The bad news is that time and again we fail to do the good that we want to do and do the bad things that we do not want to do. This is the natural state of our human condition. We are sinners and it is only natural that sinners sin! We have no true health and no true justice because the noble professions of medicine and law are no longer a calling but good vocations to earn good money.
The bad news is that money has become the god of our modern society. The love of money is the root of all evil. It is therefore no surprise that the world is in a mess and full of misery. We humans have messed up and contaminated God’s wonderful and beautiful world with our greed, lust, pride and selfishness. In 1973, E. F. Schumacher in his book, "Small Is Beautiful" reminded us that the meaning of democracy, freedom, human dignity, standard of living, self-realization, and fulfillment is not a matter of goods but people. Hence economic thinking must "get beyond its vast abstractions, the national income, the rate of growth, capital/output ratio, input-output analysis, labor mobility and capital accumulation” in order to "make contact with the human realities of poverty, frustration, alienation, despair, breakdown, crime, escapism, stress, congestion, ugliness and spiritual death.” Otherwise, he recommended, "let us scrap economics and start afresh."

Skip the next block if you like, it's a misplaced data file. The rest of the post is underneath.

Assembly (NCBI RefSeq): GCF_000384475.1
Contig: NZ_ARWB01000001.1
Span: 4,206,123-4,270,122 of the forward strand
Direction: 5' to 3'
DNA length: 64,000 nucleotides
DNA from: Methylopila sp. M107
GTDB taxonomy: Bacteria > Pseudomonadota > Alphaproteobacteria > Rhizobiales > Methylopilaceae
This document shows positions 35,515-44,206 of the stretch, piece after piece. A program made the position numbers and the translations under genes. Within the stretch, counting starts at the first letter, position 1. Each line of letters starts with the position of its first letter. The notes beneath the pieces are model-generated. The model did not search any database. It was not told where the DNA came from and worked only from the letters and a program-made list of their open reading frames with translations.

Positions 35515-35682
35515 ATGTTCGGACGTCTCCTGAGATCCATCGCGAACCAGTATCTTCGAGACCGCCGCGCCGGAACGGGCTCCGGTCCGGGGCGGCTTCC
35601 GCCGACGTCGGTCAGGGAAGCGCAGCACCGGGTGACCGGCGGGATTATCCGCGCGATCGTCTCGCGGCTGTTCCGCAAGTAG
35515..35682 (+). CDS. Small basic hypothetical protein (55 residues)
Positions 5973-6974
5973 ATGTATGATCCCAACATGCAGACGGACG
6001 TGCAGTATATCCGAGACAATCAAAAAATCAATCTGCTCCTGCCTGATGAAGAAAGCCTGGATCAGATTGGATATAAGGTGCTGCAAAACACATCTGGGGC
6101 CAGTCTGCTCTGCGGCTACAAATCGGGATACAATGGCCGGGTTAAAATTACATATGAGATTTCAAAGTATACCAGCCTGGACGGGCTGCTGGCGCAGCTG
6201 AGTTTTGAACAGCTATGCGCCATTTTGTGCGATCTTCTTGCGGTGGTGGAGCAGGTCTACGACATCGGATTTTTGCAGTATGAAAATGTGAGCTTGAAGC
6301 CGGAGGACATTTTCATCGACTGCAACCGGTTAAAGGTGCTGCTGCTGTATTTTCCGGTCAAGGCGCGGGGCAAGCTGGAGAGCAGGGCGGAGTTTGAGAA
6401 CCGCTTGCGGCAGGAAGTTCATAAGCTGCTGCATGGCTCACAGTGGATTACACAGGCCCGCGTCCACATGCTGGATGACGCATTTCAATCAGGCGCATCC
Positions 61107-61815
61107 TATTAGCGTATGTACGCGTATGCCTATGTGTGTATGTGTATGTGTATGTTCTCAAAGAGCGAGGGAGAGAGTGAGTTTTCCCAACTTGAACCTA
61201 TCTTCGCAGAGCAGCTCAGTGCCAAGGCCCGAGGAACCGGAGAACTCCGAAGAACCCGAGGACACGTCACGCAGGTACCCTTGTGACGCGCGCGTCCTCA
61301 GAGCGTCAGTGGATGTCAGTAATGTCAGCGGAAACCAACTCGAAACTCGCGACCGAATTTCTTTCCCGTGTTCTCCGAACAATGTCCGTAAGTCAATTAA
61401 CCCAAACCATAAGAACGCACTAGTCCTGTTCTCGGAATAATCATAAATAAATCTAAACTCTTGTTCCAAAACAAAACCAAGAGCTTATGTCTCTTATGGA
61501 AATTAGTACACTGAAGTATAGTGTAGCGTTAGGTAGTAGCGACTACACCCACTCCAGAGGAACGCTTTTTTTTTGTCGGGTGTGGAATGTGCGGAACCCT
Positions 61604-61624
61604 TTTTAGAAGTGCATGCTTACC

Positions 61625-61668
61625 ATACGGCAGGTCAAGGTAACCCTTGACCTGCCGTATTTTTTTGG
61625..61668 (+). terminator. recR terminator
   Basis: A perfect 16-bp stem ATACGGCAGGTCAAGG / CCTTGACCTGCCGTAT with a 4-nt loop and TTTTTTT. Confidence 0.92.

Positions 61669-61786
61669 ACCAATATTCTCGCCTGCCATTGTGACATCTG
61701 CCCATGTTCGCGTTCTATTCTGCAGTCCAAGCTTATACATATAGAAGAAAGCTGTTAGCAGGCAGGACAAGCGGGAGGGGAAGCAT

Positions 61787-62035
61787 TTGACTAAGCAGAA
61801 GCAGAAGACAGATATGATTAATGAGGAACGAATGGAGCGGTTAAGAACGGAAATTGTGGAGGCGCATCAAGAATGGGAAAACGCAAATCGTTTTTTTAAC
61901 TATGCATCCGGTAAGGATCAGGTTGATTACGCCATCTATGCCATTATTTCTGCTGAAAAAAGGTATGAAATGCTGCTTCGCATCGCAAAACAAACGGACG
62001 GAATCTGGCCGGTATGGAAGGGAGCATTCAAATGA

The Good News is that where sin abounds, God’s grace abounds even more. The season of Lent is a time to reflect on the meaning of the suffering of Jesus Christ on the Cross. The cross, as Timothy Keller rightly pointed out, reveals the systems of the world to be corrupt – serving power and oppression instead of justice and truth. Jesus’ death on the cross was to show us not only “bankruptcy of the world” but to reveal the wonder and power of God’s love to break the power of the fear of death over us so that we can live a life of love and not a life of fear.
The Good News is that Jesus died on the cross so that we too can die to our false identities based on our performance and achievements. Timothy Keller makes the very important observation that Jesus is not a King on a throne to whom we have to submit out of fear or guilt. Jesus is a King on the Cross to whom we want to submit out of our love and trust. Jesus’ command for us to take up our cross is not a commandment to endure our pain and suffering in life but to “die to self-determination, die to control of our own life, die to using him for our agenda,”
Jesus died and rose from the dead so that the Holy Spirit will empower us to live our true identity as a child of God in an intimate relationship with our Loving Heavenly Father. As we pray, Our Father who is in Heaven, let us direct our wills to hallow His Name. Let us remember that we are the ambassadors of God’s Kingdom here on earth. God has given us His Holy Spirit but we need to let the Holy Spirit have control of us so that God’s perfect Will will be done on earth as it is in heaven through our lives.